Why Brexit Matters
Follow host Jeremy Hobson’s on-the-ground Brexit reporting from London.
Let’s back up for a moment from the daily political drama, the extensions and the calls for an election to remind ourselves why Brexit matters.
There are economic reasons, of course.
Since the Brexit referendum in 2016, Britain’s stock market is only up about 10% as many investors have stayed on the sidelines amid the uncertainty. In the same period, U.S. stocks are up more than 30% and French stocks are up more than 25%.
But for the U.K., a country that has a seat at the table for most of the world’s major decisions, Brexit is also about national identity and pride.
Great Britain brought forth the world’s first bill of rights — the Magna Carta — in 1215, and now its own commitment to democracy is in question. So is the famous British “stiff upper lip,” which now appears to be quivering amid the uncertainty about the road ahead.
Great Britain was a global superpower as recently as World War II, and because of that, historian Andrew Hindmoor says Britain was comfortable with a go-it-alone approach to foreign policy. But, he says, Britain’s role in the Suez Crisis in 1956 led to an “elite level recognition” that going it alone wasn’t a viable option.
Planting The ‘Leave’ Seed
The public’s only vote on Europe before Brexit was a referendum in 1973 to remain a part of the European community, which would eventually become the European Union.
Since then, concerns about British sovereignty have been brewing, even amplified in a 1988 speech by former Prime Minister Margaret Thatcher, in which she said: “Europe will be stronger precisely because it has France as France, Spain as Spain, Britain as Britain, each with its own customs, traditions and identity.”
Hindmoor calls that speech “the start of the road to Brexit.”
Two decades later came a major political scandal in the U.K. in 2009 in which members of Parliament were found to have asked for taxpayer reimbursement for questionable expenses, including the costs of their second homes.
That shook British confidence in their political system, Hindmoor says. There was a sense that “things have gone horribly wrong and things have to change.”
Around the same time, the global financial crisis was underway, bringing an end to a long economic expansion. European countries were drowning in debt. Spain, Greece, Portugal, Italy and Ireland were unable to pay their bills.
It was amidst that crisis that former British Prime Minister David Cameron pulled the trigger — saying there would be a referendum on Britain leaving the EU.
There would be one question and two choices — stay or go.
The Irish Question
But leaving was never that simple. Not least because of the border between Northern Ireland, which is part of the U.K. and would “Brexit” with the rest of Great Britain, and the Republic of Ireland would remain part of the EU. That would mean people and goods crossing back and forth would likely have to go through checkpoints, something that hasn’t happened for decades.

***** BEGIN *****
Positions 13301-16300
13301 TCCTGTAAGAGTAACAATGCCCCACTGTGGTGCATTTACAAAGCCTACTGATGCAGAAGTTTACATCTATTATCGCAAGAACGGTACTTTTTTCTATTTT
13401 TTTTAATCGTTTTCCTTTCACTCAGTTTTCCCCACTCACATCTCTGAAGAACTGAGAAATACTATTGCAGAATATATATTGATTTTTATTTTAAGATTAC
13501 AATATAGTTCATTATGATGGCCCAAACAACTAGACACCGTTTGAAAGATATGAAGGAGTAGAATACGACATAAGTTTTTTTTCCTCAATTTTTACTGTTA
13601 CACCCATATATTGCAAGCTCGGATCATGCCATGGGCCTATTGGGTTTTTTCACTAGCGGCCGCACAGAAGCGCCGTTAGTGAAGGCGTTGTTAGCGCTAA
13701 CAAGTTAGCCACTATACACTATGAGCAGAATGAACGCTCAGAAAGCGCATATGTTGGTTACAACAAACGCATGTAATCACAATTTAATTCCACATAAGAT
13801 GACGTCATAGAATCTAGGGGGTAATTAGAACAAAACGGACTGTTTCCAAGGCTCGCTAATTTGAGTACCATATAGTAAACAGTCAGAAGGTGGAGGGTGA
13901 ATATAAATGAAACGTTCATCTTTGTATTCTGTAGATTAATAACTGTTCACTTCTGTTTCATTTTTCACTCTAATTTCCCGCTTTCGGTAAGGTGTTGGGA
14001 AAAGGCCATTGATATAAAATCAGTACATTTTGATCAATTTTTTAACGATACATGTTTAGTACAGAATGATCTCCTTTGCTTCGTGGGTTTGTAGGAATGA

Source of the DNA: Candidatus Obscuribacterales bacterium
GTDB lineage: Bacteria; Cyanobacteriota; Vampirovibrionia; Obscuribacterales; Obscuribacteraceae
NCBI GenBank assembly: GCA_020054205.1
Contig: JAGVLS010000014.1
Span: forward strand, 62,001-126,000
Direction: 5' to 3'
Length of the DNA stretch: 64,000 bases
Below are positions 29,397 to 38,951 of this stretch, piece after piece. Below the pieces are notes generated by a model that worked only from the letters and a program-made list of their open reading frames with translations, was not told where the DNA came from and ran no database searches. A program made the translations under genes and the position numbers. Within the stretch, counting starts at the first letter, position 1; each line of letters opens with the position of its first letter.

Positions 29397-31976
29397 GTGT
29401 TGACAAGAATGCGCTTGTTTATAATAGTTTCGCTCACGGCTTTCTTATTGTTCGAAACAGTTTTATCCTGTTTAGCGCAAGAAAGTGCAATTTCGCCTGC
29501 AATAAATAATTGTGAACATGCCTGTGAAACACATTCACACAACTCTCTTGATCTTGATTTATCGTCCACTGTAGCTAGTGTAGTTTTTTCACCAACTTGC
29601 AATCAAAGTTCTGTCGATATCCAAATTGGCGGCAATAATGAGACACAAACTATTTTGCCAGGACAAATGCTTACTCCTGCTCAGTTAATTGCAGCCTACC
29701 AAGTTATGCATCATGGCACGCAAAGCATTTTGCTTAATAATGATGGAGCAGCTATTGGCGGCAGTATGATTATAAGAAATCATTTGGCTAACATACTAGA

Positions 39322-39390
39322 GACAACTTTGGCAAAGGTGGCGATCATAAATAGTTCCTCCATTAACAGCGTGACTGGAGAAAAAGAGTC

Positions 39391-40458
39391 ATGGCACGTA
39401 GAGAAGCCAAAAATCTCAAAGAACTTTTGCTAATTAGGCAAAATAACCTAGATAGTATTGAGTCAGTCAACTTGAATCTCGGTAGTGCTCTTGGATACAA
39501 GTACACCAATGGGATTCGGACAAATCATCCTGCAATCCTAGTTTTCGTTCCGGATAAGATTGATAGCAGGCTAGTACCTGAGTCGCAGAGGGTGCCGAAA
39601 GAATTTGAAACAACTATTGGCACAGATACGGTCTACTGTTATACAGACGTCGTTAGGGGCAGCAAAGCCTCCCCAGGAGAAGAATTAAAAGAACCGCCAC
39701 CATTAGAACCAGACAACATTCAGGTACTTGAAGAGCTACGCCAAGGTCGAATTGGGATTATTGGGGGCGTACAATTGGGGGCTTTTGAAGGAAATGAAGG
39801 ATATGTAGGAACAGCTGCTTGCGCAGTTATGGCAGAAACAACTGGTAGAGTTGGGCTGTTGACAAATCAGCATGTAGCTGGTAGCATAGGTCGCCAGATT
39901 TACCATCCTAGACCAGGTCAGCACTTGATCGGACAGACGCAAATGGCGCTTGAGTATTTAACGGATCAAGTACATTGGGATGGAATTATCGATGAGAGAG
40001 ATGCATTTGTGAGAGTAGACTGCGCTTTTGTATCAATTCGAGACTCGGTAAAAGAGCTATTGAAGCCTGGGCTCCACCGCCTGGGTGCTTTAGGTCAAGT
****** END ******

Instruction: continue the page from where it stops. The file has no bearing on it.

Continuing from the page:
And the last time it did happen, there was a constant threat of violence because of a conflict, known as The Troubles, between Protestants and Catholics that left thousands dead.
There is still a belief among some that Northern Ireland is really a part of the Republic of Ireland, and the idea of British soldiers manning border checkpoints would almost certainly inflame tensions.
Irish historian Diarmaid Ferriter at University College Dublin says the issue of the Irish border “wasn’t discussed very much” in the lead-up to the 2016 Brexit referendum in part because following the peace process in the 1990s, and given the fact that both the U.K. and Ireland were part of the EU, the border was basically invisible.
But Ferriter says the border issue reminds him of an old quote from a senior British member of the House of Lords in 1924. As Lord Salisbury said, “The average English voter has little interest in, and even less understanding of, the Irish question.”
Ferriter says that endures today.
“The Irish question has always been regarded as an irritating one in Britain,” he says. “But the lessons of history are that these issues come back to bite you on the behind. They don’t go away because you wish them to go away or because you ignore them. Indeed, quite the opposite.”
Now that the U.K. has another Brexit extension and an election coming up in December, issues like the Irish border will no doubt resurface.
There are plenty of political divisions on the road ahead. But history is written — and it’s a reminder of how high the stakes are with Brexit.
Alex Ashlock edited and produced this segment for broadcast.
This article was originally published on WBUR.org.
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